By preforming measurements of electrical surface potentials of the brain via electrocorticography (ECog), researchers at the University of Washington demonstrated that using a brain-computer interface to move a mouse on a screen provides a serious workout to the organ. The brain adapts quickly to the implant and devotes a lot of energy into the process. The clinical potential of this finding is pointing to using neural interfaces to train the brain after a stroke.
The researchers first recorded brain patterns when human subjects clenched and unclenched a fist, stuck out a tongue, shrugged their shoulders or said the word “move.”
Next, the scientists recorded brain patterns when subjects imagined performing the same actions. These patterns were similar to the patterns for actual action but much weaker, as expected from previous studies.
Finally, the researchers looked at signals when subjects imagined performing the action and those brain signals were used to move a cursor toward a target on a computer screen. After less than 10 minutes of practice, brain signals from imagined movement became significantly stronger than when actually performing the physical motion.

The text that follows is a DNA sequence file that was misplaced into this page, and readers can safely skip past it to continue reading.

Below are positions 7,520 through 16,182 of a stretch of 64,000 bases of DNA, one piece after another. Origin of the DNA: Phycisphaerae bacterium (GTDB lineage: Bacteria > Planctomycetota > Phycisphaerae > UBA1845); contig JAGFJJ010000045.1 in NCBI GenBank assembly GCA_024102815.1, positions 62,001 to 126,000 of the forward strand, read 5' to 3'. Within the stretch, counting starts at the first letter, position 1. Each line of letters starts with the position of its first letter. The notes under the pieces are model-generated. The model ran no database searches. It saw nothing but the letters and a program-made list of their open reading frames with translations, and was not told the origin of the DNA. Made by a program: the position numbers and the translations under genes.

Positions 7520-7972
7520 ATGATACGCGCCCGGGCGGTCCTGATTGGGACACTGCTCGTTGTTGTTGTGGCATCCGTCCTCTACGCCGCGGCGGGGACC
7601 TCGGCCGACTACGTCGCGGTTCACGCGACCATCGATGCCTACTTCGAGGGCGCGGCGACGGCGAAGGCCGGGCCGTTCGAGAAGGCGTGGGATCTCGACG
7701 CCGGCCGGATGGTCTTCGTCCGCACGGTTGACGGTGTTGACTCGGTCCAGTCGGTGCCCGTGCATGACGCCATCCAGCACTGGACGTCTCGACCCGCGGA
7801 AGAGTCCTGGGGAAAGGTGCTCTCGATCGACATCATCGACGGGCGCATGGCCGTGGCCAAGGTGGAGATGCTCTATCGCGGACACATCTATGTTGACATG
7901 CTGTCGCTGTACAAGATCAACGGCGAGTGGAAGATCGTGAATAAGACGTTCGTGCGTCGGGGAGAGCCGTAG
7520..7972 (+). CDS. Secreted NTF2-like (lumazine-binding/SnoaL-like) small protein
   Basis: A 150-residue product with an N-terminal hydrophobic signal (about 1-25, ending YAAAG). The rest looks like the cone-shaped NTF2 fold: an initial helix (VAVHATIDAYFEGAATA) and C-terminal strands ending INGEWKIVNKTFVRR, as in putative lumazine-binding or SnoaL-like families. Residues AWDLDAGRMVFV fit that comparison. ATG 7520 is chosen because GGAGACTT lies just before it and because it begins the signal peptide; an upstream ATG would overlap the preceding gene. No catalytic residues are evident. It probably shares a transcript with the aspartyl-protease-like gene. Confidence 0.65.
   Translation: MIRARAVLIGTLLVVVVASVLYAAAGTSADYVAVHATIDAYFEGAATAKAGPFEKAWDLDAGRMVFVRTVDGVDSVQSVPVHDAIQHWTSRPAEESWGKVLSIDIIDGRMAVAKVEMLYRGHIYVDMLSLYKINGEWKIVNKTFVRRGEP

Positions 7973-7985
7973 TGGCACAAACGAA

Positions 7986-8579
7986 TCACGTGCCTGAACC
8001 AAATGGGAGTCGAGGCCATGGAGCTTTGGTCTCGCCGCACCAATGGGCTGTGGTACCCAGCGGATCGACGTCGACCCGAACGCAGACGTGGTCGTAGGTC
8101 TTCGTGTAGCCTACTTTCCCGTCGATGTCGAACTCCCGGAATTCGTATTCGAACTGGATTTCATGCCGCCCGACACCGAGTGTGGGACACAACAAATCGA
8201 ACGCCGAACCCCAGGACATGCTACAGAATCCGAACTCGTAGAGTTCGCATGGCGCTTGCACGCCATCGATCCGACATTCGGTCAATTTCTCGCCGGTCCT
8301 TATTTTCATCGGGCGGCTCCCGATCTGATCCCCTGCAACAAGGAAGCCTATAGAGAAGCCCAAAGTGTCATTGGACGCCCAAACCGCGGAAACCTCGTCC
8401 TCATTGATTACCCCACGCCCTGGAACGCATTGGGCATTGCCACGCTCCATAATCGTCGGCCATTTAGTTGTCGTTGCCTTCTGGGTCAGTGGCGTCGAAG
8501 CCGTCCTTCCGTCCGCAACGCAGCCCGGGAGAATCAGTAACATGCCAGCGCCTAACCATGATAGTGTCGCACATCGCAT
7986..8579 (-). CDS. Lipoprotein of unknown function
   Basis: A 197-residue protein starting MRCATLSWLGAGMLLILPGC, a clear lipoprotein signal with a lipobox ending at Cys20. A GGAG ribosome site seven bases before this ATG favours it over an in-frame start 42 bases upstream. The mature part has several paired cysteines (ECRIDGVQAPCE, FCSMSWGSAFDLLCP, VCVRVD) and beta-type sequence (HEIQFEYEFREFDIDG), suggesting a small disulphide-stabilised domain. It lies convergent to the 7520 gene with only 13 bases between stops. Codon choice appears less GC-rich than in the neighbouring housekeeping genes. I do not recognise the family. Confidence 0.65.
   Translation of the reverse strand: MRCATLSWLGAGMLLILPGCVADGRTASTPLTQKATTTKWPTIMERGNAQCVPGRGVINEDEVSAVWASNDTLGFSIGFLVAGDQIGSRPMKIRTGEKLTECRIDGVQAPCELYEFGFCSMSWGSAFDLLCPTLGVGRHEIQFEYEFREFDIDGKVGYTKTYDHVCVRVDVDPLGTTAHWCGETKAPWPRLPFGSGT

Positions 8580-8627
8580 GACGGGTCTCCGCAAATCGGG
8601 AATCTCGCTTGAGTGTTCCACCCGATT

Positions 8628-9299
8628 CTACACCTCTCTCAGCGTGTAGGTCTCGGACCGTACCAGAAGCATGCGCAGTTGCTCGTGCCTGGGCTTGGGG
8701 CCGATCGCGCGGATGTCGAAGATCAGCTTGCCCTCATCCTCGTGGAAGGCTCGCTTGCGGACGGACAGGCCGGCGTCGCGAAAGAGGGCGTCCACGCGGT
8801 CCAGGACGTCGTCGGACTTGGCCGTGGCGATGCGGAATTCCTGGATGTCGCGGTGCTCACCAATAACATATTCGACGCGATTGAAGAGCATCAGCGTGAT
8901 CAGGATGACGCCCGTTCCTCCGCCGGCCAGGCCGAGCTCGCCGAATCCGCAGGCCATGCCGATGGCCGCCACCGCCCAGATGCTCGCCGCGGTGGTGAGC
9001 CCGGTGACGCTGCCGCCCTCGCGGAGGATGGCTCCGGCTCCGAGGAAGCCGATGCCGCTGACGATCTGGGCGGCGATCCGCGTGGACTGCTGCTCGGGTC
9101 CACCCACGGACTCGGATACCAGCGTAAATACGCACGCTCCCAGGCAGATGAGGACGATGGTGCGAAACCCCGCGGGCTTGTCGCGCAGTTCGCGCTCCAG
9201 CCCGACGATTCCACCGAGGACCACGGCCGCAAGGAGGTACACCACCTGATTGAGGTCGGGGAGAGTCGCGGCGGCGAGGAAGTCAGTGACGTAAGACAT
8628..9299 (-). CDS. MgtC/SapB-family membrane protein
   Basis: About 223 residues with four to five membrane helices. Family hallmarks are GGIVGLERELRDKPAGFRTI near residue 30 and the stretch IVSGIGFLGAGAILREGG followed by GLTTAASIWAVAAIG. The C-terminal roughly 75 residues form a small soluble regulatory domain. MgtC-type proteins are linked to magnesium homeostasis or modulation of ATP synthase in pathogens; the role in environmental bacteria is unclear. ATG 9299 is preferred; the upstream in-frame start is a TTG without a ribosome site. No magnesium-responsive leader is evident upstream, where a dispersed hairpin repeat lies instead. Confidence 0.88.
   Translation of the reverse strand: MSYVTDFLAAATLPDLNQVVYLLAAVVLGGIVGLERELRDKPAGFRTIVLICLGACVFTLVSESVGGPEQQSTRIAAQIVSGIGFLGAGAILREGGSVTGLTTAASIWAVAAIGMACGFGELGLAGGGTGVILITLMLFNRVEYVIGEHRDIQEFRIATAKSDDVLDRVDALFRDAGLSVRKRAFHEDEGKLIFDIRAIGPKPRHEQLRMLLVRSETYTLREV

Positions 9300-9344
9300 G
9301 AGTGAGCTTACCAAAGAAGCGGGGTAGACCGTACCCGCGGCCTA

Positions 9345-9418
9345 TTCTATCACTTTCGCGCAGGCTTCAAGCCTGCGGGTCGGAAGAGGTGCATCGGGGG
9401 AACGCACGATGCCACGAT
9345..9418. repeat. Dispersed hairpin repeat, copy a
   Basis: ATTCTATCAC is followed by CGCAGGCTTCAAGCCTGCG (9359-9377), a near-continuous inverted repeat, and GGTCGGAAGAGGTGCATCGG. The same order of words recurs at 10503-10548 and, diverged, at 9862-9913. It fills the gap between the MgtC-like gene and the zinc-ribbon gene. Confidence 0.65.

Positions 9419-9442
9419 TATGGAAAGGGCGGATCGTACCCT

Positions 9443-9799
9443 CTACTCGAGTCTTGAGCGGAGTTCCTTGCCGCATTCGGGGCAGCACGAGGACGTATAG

After less than 10 minutes of training, two of the subjects also reported they no longer had to imagine moving the body part and could just think about moving the cursor.
The new findings also provide clues about which brain signals to tap. Researchers compared the patterns in low-frequency signals, usually used to control external devices, and high-frequency signals, typically dismissed as noise. They discovered that the high-frequency signals are more specific to each type of movement. Because each one occupies a smaller portion of the brain, several high-frequency signals could be tapped simultaneously to control more sophisticated devices.
Press release: Brain-controlled cursor doubles as a neural workout …
Open access article in PNAS: Cortical activity during motor execution, motor imagery, and imagery-based online feedback
Image: Top: Brain signals in the first trial, when the subject was able to hit the target just under half the time. Bottom: Brain activity after about 10 minutes of training, when the subject could hit the target with 94 percent accuracy.